Got to Get You Off My Mind by Solomon Burke (1965)

Backed ever so eloquently by The Sweet Inspirations (which included Cissy Houston, mother of Whitney), Solomon Burke’s emotive performance in this soul classic conveys heartbreak and resilience. The song’s blend of gospel and R&B, coupled with Burke’s powerful voice, means that this emotional response to the death of his friend Sam Cooke just oozes class and is a staple of any soul playlist.

Moving to albums, let’s start with The Exciting Wilson Pickett by Wilson Pickett from 1966. This, Pickett’s third album, is just ‘Wow!’ He demonstrates his soul through some quite superb performances. Powerful vocals and tight arrangements make this album a soul and R&B classic.

Obviously, tracks like In the Midnight Hour and Land of 1,000 Dances take the headlines, but some of the so-called lesser tracks like the Bobby Womack penned She’s So Good to Me also celebrate Pickett’s passion for his music. The Exciting Wilson Pickett is a fine collection of soul music and solidified Pickett’s reputation as a soul and R&B icon.

Aretha: Lady Soul by Aretha Franklin (1968)

This album, featuring hits like Chain of Fools and Ain’t No Way, solidified Aretha’s status as the Queen of Soul, showcasing her ability to seamlessly blend gospel, R&B, and soul. Throughout the album, her emotional depth is evidenced through her choice of songs. Having written some of them, she also had a head start in infusing her own passion and emotion into them, but even songs she had no hand in crafting sound as if she owned them.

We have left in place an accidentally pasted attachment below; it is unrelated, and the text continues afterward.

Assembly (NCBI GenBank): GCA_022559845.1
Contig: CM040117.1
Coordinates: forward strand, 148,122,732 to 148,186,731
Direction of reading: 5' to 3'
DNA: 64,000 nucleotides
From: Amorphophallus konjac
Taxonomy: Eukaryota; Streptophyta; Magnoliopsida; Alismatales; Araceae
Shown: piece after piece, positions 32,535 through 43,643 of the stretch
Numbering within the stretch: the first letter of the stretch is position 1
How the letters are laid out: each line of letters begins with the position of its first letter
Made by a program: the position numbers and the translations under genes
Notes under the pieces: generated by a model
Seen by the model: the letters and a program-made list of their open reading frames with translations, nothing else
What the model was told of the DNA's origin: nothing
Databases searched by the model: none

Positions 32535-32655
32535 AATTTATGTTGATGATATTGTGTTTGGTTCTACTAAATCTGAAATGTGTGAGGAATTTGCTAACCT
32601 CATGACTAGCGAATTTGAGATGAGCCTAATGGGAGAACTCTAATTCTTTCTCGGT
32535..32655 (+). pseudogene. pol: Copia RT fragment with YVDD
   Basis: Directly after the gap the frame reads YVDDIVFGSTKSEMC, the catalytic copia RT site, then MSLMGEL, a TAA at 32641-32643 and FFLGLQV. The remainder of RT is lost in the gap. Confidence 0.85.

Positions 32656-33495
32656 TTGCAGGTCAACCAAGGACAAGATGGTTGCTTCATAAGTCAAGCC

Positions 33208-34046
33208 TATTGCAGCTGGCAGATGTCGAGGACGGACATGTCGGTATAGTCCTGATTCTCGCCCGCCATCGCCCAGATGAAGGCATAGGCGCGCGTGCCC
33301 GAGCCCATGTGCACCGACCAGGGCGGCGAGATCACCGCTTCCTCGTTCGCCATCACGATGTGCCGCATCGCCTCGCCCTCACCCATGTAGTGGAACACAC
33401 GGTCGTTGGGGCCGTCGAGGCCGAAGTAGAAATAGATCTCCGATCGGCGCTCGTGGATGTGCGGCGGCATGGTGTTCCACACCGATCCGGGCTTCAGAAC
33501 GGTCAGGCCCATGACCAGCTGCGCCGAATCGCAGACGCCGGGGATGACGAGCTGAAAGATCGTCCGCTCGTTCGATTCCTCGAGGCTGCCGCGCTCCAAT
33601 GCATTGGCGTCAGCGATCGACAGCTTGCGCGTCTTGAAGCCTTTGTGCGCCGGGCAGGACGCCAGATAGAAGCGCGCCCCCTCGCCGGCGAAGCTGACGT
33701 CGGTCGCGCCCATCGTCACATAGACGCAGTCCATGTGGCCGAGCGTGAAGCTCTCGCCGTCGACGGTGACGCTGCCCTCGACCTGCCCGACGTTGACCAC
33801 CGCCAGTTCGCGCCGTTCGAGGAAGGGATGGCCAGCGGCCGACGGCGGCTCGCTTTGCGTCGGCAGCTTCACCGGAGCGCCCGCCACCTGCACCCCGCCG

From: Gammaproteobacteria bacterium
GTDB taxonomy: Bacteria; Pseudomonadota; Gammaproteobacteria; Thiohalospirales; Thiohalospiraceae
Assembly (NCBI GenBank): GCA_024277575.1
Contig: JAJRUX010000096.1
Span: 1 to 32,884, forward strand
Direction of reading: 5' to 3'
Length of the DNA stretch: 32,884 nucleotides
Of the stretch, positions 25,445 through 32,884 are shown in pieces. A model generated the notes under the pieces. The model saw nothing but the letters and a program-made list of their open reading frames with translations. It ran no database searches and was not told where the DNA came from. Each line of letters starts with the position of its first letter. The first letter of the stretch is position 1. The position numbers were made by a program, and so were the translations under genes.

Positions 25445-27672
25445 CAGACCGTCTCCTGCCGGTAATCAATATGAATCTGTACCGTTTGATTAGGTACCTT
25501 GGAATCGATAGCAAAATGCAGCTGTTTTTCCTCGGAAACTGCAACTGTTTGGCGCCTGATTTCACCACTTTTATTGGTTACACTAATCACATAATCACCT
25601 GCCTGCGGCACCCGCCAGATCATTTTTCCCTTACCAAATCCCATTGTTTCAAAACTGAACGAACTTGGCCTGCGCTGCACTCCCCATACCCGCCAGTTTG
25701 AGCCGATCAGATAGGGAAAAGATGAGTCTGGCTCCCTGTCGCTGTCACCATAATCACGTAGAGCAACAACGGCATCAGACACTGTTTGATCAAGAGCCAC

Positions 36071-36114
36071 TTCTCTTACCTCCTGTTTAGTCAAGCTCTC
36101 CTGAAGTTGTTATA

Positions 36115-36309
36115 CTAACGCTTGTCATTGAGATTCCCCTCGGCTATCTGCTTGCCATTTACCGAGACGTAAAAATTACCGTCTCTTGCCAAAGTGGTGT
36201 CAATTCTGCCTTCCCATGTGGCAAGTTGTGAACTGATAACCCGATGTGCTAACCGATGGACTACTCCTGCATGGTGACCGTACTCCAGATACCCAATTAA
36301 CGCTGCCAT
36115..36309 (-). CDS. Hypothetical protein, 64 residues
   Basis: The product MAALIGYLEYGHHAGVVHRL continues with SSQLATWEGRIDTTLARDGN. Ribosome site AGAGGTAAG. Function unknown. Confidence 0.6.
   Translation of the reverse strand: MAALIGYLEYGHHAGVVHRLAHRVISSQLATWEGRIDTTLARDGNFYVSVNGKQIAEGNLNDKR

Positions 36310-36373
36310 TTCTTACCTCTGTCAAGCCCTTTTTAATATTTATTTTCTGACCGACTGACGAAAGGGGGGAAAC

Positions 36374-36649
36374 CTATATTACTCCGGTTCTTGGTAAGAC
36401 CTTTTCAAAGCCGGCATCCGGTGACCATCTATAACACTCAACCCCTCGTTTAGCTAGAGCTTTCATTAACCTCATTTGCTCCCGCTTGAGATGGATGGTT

The scale of her dynamic range gives light to the emotions within each and every single song. She transitions flawlessly from gentle, heartfelt moments to powerful and soul-stirring crescendos. Additionally, there is a nuance to her delivery which allows listeners to experience the depth of each emotion.

Led Zeppelin IV by Led Zeppelin (1971)

Befitting its origins, Atlantic Records is often associated with jazz and soul. However, Led Zeppelin IV is a rock classic that can’t be ignored. The album includes timeless tracks like Stairway to Heaven and Black Dog, showcasing the band’s musical prowess and influence on the rock genre. With its iconic, blues-infused rock, haunting harmonica, and thunderous drums When the Levee Breaks is a sumptuous flexing of their musical muscles.

Déjà Vu by Crosby, Stills, Nash & Young (1970)

This is an iconic album which epitomises the saying that the whole is greater than the sum of the parts. A seemingly harmonious blend of folk and rock elements, each member contributes their unique style – although creative tensions were always bubbling away under the surface.

Any of the tracks on the album, but Songs like Teach Your Children and the title track Déjà Vu in particular, could be lazily labelled timeless classics, highlighting the group’s vocal and instrumental prowess along with their songwriting depth. The album is a go-to of the folk-rock genre and remains a landmark in the careers of its members.